Friday, November 12, 2010

My father and the boat.

There’s a picture of me as a little boy that has survived all of the to-ing and fro-ing of my family’s life, all of the packing, all of the moving, all of the shifting, all of the plenty and need-for-newness and disposability of mid-20th Century America.

In the picture I am about four. I wear a sailor’s cap, white with my name embroidered on it in gold script. I am standing in our small backyard in front of a small wooden rowboat that my father had bought for $10 from a place on the Long Island Sound that had had that rowboat in its rental fleet.

The paint on the boat was flaking, coming off in large chips and white. Its trim was likewise flaking and red. They were paint chips that would today have the EPA after you. But I suppose in its day, the little rowboat, powered by a 1½- or 3-horsepower engine or two heavy wooden oars, looked jaunty and rentable. Something the Italians who lived near the Sound could take out by the hour, the half-day or a day and catch mossbunkers, sea bass, mackerels and blues. Fish they would cook for their families.

Now, of course, the boat was a thing of the past. Damaged by time and tide. With the bottom rotted out. Unseaworthy.

My father’s intent was to fill the boat up with sand. It would be our sandbox, my brother and mine. But until my father went to the hardware store to buy six or seven 50-lb. bags, the boat was presented to us as a place of adventure and swashbuckling. My father would sit on the gunwales as my brother and I scurried over the hull like hermit crabs.

Without the white sand from some distant and faraway shore, he saw the structure as a place where pirates fought and died, where whales were harpooned. A place where we could sight U-Boats and sink same. A place where we were the skipper or captain, where we took no prisoners and better men than we were keel-hauled or made to walk our plywood plank.

The front of the boat—I guess calling it the bow or prow would be most accurate, came to a sharp point. There was a small storage area there, closed off by a door. To me and my brother, this was a cabin, and the boat our cabin cruiser, riding the waves with bright white smiles, coca-cola and laughter. The front area had enough space for a few life-preserves, coils of rope or an anchor. In a pinch, if we were playing hide and seek or just goofing around, one of us—not both, could squeeze in and shut the door behind us most of the way. This became our secret place. A place where we could scarcely be found if we needed to be lost.

My brother and I spent a million daylight hours in our boat, knocking nails in it when we felt like hammering, painting it with our tiny water-color kits when we felt like painting, sanding it when as we dreamed of making it spiffy and sea-worthy. On occasion, in the evening, when my father made it home from the City when it was still light out, he would come out to the boat and drink his drink while he watched us play.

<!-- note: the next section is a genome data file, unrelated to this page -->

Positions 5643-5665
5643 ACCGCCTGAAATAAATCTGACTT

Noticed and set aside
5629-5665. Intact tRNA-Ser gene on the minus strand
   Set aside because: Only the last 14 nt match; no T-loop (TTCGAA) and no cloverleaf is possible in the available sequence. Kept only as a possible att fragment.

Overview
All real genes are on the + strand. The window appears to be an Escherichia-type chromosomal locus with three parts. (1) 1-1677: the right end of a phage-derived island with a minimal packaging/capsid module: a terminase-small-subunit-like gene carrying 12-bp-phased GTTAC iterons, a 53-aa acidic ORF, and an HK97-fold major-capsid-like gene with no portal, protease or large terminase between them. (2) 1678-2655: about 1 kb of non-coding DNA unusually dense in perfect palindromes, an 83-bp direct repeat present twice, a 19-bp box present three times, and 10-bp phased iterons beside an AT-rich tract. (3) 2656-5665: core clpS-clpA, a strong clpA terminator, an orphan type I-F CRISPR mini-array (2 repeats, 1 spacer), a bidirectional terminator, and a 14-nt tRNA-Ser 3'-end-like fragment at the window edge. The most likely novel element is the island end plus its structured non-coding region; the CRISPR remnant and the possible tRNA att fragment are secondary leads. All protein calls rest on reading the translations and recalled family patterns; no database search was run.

One such evening my brother was chasing me or I was chasing my brother over and around our boat, our bare feet scampering over the wooden planking. My brother stopped short trying to make a turn and fell to the bottom of the boat screaming. Blood was pouring from the bottom of his foot. A two or three inch splinter had broken off the old boat and had wedged inside his foot. My father lifted him off the ground and ran along with me to his Studebaker. He drove to the Cross County Hospital, a blue-brick low-rise in one of America’s first shopping malls. It was the hospital I was born in and next to a restaurant called Adventurer’s Grille that served hamburgers. There, the emergency room doctor removed the serrated splinter and cleaned and bandaged the wound. He made my brother, in the words of my father, “good as new.”

In my father’s car driving back home, my six or seven-year old brother hurt my father worse even than the splinter had wounded him. “Why can’t we have a sandbox that’s just a sandbox?” he asked.

My father silently guided his Studebaker home. He parked the car and sent us into the dark, little house. He went right to the backyard and set to work.

He rocked the boat back and forth against the turf it had settled into to wedge it out of its resting place. He then pivoted the boat around and first dragged, then pushed the boat to the curb, it's keel abrading a shallow trench in the sod. The next morning the garbage men wrestled it into the back of their truck and hydrauliced the boat to smithereens.

We never did get another sandbox. Or another boat.

6 comments:

bob hoffman said...

Jackie Mason: "There's no bigger schmuck in the world than a Jew with a boat."

Anonymous said...

There's no more irrelevant curmudgeon in this business than bob Hoffman. Old admen who don't evolve are boring.

bob hoffman said...

And there's no more pathetic candy-assed pussy than someone who attacks people anonymously.

geo said...

I second what Bob said.

Dave Trott said...

I third it.
"It is not the critic who counts; not the man who points out how the strong man stumbles, or where the doer of deeds could have done them better.
The credit belongs to the man who is actually in the arena, whose face is marred by dust and sweat and blood; who strives valiantly; who errs, who comes short again and again, because there is no effort without error and shortcoming; but who does actually strive to do the deeds; who knows great enthusiasms, the great devotions; who spends himself in a worthy cause; who at the best knows in the end the triumph of high achievement, and who at the worst, if he fails, at least fails while daring greatly, so that his place shall never be with those cold and timid souls who neither know victory nor defeat."
(Theodore Roosevelt at The Sorbonne, 1910)

Anonymous said...

Such a negative vibe. Guys you get paid to be creative. Stop the hitching. Find joy in what u do

Hg